Story about another #epicfail. I understood if everything is ok I don’t like to write about that cause it looks simple. But when something goes wrong 🙂
Well I worked with Postgres last time about 4 years ago. So definitely I wasn’t a good postgres guys. Last 4 years in most cases I worked with MySql. And mysql automatically creates indexes for foreign keys. Some kind of “second system effect”. When you even don’t think about indexes cause you’re sure that they already should be created.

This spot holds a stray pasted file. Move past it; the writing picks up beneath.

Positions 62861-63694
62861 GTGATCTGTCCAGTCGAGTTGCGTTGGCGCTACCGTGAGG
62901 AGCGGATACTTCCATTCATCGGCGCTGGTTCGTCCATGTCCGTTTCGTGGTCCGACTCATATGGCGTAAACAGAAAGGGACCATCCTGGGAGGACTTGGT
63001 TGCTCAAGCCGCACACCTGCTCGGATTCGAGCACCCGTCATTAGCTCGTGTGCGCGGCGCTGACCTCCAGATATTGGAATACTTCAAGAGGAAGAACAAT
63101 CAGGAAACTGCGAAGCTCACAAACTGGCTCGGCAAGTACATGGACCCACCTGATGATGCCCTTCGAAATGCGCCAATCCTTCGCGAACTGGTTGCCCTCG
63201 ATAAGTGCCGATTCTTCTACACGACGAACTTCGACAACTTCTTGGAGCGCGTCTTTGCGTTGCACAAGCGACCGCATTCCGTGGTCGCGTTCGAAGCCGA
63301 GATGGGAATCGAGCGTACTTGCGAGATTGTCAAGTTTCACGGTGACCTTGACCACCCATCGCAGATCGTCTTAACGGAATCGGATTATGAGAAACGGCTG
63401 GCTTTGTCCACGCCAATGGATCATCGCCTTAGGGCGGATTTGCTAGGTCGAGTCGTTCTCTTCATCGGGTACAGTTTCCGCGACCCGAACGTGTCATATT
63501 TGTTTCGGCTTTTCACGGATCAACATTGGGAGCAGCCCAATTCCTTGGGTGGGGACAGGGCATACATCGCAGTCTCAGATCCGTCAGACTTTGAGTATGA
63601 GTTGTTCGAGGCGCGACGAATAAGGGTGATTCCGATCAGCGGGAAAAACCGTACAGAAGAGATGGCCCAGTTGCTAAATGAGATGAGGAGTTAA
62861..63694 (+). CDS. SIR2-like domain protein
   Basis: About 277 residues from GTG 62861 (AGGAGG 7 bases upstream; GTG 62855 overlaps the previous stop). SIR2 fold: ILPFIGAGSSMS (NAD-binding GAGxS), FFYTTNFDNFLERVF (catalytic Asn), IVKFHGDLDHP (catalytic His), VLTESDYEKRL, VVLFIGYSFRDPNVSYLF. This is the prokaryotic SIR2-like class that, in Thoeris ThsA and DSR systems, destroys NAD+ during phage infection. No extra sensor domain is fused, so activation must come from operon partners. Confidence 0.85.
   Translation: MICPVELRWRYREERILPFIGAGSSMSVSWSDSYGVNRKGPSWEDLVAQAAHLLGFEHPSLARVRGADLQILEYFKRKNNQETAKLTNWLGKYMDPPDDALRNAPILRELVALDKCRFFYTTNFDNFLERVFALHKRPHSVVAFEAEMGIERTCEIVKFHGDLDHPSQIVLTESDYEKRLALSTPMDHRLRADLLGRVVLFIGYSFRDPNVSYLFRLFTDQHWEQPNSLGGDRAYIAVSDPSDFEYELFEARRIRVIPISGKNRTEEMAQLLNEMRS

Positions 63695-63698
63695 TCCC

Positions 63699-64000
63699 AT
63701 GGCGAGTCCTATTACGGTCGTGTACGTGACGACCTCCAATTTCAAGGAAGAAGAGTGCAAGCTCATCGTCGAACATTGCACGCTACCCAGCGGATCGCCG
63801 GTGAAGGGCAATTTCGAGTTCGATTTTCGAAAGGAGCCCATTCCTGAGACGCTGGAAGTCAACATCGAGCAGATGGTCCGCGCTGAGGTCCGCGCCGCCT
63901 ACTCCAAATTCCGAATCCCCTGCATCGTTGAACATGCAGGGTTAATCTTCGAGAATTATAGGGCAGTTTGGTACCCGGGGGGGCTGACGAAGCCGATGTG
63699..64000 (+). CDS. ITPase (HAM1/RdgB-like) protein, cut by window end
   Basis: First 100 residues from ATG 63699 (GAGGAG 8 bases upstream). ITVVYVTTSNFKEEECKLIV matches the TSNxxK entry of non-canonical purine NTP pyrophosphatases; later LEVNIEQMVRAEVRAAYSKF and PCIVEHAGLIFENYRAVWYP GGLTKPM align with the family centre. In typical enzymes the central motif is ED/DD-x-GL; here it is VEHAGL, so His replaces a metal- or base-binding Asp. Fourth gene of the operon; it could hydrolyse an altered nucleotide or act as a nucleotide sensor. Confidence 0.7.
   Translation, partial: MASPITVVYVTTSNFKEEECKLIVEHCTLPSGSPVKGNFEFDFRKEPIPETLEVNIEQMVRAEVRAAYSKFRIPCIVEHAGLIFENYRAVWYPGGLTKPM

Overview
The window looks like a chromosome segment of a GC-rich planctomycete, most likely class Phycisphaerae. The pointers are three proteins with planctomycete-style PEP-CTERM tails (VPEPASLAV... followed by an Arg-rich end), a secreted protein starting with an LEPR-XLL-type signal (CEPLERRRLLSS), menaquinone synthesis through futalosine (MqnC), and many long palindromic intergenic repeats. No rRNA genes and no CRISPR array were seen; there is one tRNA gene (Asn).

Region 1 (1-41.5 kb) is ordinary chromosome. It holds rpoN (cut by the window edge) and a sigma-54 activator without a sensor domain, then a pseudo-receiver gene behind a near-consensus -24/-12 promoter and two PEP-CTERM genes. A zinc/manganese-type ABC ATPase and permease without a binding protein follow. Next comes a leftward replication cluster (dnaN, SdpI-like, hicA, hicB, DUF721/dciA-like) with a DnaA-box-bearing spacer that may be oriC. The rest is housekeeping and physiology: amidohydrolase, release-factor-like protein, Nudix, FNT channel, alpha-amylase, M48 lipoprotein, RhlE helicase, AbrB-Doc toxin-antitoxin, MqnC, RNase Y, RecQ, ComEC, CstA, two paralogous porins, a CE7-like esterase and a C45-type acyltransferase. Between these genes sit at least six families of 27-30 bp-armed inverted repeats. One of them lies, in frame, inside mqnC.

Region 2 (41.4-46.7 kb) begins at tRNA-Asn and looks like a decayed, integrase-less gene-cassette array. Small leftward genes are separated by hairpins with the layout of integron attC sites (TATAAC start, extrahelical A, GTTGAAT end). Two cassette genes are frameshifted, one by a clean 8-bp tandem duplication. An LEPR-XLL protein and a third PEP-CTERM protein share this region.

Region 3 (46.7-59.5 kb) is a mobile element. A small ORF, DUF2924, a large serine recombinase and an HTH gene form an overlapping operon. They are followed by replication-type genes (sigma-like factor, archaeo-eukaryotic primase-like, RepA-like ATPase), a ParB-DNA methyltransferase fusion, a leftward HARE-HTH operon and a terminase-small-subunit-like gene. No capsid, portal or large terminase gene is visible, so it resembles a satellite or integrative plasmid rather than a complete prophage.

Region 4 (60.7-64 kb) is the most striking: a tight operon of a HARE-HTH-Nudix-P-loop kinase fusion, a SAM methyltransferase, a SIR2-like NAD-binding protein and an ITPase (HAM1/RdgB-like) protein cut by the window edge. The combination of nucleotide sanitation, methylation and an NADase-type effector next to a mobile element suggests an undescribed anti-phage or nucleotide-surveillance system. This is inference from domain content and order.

Well my topic would be useless if I didn’t provider any elegant solution. Right ?
So feel the power of postgres.
SELECT tc. TABLE_NAME, kcu. COLUMN_NAME FROM information_schema.table_constraints AS tc JOIN information_schema.key_column_usage AS kcu ON tc. CONSTRAINT_NAME = kcu. CONSTRAINT_NAME JOIN information_schema.constraint_column_usage AS ccu ON ccu. CONSTRAINT_NAME = tc. CONSTRAINT_NAME WHERE constraint_type = 'FOREIGN KEY' ORDER BY table_name
This will return table and column names for ALL foreign keys. Then you can just take this result to generate indexes.
Do not repeat my errors.